Sunday, November 1, 2009

First Post!

I've finally submitted to the pressure and started blogging! If you are reading this, thank you and I hope you will enjoy my posts.

The purpose of this blog will be to detail my thoughts and impressions as I adjust to my new life here in Seoul. First, I should explain what I am doing here.

As you may know, I am an American and a long-time student of East Asian language. After studying Japanese for about 6 years, I moved to Sendai in 2003. Since then, I have worked in Japan by turns as a software engineer, graduate student, translator, interpreter, and part-time lecturer.

Meanwhile, I have been interested in Korean peninsula issues since high school, when I was assigned a certain fateful research paper (more on this later, maybe). Also, I have been studying Korean on-again, off-again since 2002.

At some point in the last 2 years, I decided that Japanese life was getting to be too easy; I was understanding too much of what people said to me, which is no fun at all. So last September I quit my job, sold off all my furniture, cancelled all my subscriptions, packed my bags, loaded my kitty into her crate, and flew off to Seoul.

This being my second international move, one would imagine that the process would be relatively painless and familiar, wouldn't one? However, I decided to do things differently this time. Instead of attempting to find a job, sponsor, etc. before moving, I decided it would be easier to start out as a student, study Korean language intensely for a period, and then worry about finding a job. This way, I reasoned, my school could help me with settling-in issues, and I could do my job search in person, which is highly recommended in East Asia, where personal connections are the only way to get in the door.

Things haven't been easy so far, but then I didn't really expect them to be. First of all, my school hasn't really been able to help me as much as I thought with basic issues (I've basically been on my own as far as banking, visa issues, insurance, househunting, etc.) Not yet speaking Korean at a comfortable level, each of these simple tasks has at times driven me to scream into my pillow. Second, though I've saved enough to be okay for at least a year, it's awkward being an unemployed student again after all this time. My classmates are mostly younger, some of them much younger, and I can't help occasionally wondering what I am doing with my life. Also, the world is not really set up for a 30-something student living abroad without any anchorage in a home country. It seems every form I fill out asks for my "address in Korea" and then my "home address."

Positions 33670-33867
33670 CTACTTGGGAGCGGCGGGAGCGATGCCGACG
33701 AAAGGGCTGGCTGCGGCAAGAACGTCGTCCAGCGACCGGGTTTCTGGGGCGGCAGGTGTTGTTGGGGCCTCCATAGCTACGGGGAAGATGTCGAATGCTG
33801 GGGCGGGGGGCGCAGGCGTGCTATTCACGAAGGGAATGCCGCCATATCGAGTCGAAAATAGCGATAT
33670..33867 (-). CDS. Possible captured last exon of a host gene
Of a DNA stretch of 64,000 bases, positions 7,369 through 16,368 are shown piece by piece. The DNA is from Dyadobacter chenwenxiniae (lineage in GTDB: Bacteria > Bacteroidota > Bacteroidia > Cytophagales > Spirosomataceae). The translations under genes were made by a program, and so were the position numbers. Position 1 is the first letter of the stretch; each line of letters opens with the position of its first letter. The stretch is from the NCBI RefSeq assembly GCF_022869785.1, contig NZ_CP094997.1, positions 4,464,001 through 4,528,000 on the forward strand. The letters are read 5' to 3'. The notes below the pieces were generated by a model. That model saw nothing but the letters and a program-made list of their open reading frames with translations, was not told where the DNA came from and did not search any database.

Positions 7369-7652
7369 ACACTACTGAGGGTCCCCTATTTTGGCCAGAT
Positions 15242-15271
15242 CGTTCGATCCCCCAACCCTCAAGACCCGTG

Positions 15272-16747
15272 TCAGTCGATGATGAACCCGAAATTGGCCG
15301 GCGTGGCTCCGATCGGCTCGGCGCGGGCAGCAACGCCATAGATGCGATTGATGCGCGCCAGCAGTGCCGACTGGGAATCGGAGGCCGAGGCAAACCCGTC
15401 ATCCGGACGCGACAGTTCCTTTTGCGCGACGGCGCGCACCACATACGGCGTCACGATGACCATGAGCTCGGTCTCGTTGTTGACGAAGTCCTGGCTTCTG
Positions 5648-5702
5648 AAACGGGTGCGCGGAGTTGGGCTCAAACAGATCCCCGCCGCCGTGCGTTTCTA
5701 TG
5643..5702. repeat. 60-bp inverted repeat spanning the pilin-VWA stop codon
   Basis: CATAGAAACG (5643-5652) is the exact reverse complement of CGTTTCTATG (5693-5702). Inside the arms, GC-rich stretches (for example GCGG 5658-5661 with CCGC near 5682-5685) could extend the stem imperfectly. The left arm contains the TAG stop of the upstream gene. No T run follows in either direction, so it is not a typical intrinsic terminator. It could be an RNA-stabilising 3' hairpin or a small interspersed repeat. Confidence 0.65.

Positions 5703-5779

I sometimes feel like a Japanese spy in a Westerner's body. When people ask where I'm from, I'm still tempted to say Kyoto; if I'm not constantly vigilant, I still tend to answer people in Japanese. Physically, however, I'm large, blue-eyed, brown-haired, big-nosed, and about as white as can be. When Korean people learn that I've lived in Japan, they are usually anxious to inform me about all that the Japanese have done to their country, as if concerned that I did not know this. People say things to me about Japan that they would never say to my Japanese classmates at the language institute. It gives me a unique perspective on how Koreans really feel about their neighbor after all these years of history.

So part of this blog will be a comparison of expat life in Japan with that in Korea; part of it will be an examination of Korean-Japanese relations and the similarities and differences between the two cultures. Part of it will probably be me griping about the latest bureaucratic hassle or awkward communication problem I've had to deal with. I'm not really limiting the topics at this point and we'll see what I come up with.

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